Friday, April 29, 2011

And A Partridge In A Pear Tree

Evening barn chores are beginning to lean heavily on the side of being pandemonium. It's crazy! I find myself subconciously humming 'The Twelve Days of Christmas', as I go about, trying to get things done. What with 60 chicks a' chirping, 6 goats a' maaa-ing, 2 ducks a' quacking, 1 rooster crowing, 1 cow a' bawling... I can't help but wonder where the partridge in a pear tree is! ;)

Things usually start out with the goat kids crying their heads off, as they hear me come into the barn. That in itself is ear piercing. Next the cow starts bellowing. Not sure why she thinks she has to shake the barn rafters, as she already has food in front of her face; but I guess she feels it necessary to try to harmonize with the kids. The ducks pick up the chorus with their incessant quacking and start following me everywhere. Not to be outdone, Ivy, Heidi, and Capri start shouting out the soprano parts of this crazy symphony. The rooster adds the bass, and the chicks merrily keep time to the melody. Things have suddenly gotten really loud!

Wait a minute! This ain't no 'Twelve days o' Christmas'! This is old McCaity had a farm! With a moo, moo here, and a quack, quack there! Here a chirp, there a crow, everwhere a Maa! Maa! E-I-E-I-O!

The goats all make a dash for the gate, which has just been untied, and I feel like I've just been hit by a tidal wave. There's a mad scramble to grab their collars, but one orney goat still manages to slip past. Fine, have it your way, goat.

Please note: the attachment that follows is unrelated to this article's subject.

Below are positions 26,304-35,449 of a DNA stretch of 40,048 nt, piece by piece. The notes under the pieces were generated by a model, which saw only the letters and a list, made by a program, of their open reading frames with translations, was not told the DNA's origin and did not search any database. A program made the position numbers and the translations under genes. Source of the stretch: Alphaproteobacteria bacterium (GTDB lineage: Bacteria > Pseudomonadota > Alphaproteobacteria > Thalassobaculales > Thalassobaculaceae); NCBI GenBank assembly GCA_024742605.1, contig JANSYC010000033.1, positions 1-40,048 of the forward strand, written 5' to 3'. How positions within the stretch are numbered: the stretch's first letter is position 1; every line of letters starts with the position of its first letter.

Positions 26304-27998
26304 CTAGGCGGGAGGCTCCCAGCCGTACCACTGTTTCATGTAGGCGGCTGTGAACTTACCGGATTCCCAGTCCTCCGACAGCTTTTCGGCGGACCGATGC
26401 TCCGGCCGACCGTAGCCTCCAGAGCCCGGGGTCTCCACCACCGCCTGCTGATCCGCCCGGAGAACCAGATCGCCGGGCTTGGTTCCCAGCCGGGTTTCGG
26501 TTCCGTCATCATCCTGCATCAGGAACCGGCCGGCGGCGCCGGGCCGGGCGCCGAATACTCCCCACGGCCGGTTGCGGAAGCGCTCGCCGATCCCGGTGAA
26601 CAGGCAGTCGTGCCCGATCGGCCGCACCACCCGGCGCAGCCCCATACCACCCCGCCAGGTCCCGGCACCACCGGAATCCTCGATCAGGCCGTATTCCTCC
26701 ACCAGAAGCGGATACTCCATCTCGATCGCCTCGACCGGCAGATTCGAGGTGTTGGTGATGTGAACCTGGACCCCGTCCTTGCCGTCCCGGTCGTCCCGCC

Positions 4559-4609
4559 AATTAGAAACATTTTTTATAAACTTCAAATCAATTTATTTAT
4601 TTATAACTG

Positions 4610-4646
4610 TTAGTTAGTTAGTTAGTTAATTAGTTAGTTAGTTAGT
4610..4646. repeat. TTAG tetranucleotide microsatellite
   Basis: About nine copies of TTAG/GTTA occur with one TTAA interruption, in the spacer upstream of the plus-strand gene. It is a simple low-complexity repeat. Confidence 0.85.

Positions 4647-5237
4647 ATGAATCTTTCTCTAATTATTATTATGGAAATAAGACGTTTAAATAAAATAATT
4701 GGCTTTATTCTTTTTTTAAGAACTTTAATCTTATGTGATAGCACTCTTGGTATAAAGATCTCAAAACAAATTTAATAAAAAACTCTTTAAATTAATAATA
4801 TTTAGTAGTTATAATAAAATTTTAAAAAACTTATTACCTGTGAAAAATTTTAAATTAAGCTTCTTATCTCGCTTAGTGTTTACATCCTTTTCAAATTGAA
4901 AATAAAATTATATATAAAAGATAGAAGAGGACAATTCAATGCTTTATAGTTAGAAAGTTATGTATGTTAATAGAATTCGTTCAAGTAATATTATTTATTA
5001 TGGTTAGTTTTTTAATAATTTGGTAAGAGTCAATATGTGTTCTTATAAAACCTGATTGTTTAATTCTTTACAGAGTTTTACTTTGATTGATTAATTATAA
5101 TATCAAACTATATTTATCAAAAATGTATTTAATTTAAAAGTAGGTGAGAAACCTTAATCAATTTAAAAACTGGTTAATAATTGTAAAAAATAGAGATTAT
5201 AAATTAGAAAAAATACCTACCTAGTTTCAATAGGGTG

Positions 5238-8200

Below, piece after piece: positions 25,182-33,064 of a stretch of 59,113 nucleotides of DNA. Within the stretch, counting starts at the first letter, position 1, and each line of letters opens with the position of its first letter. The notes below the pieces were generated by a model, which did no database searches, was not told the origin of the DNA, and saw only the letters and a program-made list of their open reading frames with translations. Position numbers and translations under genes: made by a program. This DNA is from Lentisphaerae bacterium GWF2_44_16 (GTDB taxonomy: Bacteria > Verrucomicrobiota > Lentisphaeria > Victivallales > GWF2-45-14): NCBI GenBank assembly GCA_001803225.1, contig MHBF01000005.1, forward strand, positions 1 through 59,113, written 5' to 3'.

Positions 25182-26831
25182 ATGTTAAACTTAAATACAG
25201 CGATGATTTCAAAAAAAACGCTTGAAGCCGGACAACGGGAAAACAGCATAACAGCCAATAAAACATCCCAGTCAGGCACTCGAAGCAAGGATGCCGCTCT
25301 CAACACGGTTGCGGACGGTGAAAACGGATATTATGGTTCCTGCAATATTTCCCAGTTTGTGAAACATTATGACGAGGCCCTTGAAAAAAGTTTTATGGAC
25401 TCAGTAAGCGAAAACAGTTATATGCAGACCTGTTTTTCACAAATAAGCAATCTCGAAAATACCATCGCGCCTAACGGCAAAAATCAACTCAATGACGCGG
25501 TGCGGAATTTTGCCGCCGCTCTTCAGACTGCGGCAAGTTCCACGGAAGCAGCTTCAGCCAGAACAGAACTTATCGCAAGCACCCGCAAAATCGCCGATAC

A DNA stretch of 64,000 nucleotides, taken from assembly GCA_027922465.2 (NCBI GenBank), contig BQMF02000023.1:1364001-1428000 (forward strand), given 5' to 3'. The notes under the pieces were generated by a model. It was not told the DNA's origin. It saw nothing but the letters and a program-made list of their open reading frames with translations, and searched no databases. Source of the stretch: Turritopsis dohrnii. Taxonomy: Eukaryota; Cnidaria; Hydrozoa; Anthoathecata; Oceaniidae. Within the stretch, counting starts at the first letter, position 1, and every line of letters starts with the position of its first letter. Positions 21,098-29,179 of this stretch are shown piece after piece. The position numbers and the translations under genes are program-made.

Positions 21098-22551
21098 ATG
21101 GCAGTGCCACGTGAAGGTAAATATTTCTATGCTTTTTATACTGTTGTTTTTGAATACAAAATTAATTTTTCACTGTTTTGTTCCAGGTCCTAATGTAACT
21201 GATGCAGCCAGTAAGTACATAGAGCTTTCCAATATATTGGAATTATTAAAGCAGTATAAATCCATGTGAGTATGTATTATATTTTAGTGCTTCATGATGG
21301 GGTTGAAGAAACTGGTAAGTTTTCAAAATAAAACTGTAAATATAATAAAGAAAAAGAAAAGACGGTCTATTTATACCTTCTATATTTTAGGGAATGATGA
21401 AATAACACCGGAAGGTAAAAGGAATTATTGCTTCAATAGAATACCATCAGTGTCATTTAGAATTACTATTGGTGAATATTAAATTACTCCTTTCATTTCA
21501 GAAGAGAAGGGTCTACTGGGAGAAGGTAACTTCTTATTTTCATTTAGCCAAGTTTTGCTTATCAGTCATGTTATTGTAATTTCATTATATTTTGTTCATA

Feeling rather harried, as my two milkers are complaining that they need to be milked, I scramble around filling water buckets, throwing hay into the manger, feeding the dry does their evening ration, attempting to bottle feed the kids, closing up the chicken coop, re-filling the chickies feeders and waterers, feeding the ducks, closing up the barn doors, cleaning off the milk stand, preparing for milking, filling the ducks water bowl, as I realize that while I cleaned it out five minutes ago, I forgot to actually put water in there.

And then!

Everything goes silent.

Utterly silent...

The goat kids have milk in their tummies, and their little heads start nodding like wildflowers in a breeze. Their tiny snores are heard in a few more minutes. The cow decides that the hay in the manger is more appealing than voicing her opinion on things. Nothing more is heard from her, except methodical munching. Capri and Penny settle down for the night, content that they got their rations before the milkers did. The ducks lay down next to the milk stand, waiting for me to start milking. The broiler chicks are all asleep, the rooster finally stopped crowing, and Heidi and Ivy expectantly watch me as I finish up getting ready to milk.

The pandemonium probably only lasts ten to fifteen minutes, but it seems like eternity sometimes. I am extremely grateful that they are usually quiet when I milk. It makes the noise more bearable. I milk Ivy first, and then Heidi. all you hear is the streaming of the milk into the stainless steel pail. One squirt, and then the next. The ducks watch me, sitting one foot away. No barn cats here, to bother me when milking; instead I get inquisitive ducks.

Maybe it's a good thing that I don't have a partridge in a pear tree; that might be too much noise... ;)

No comments: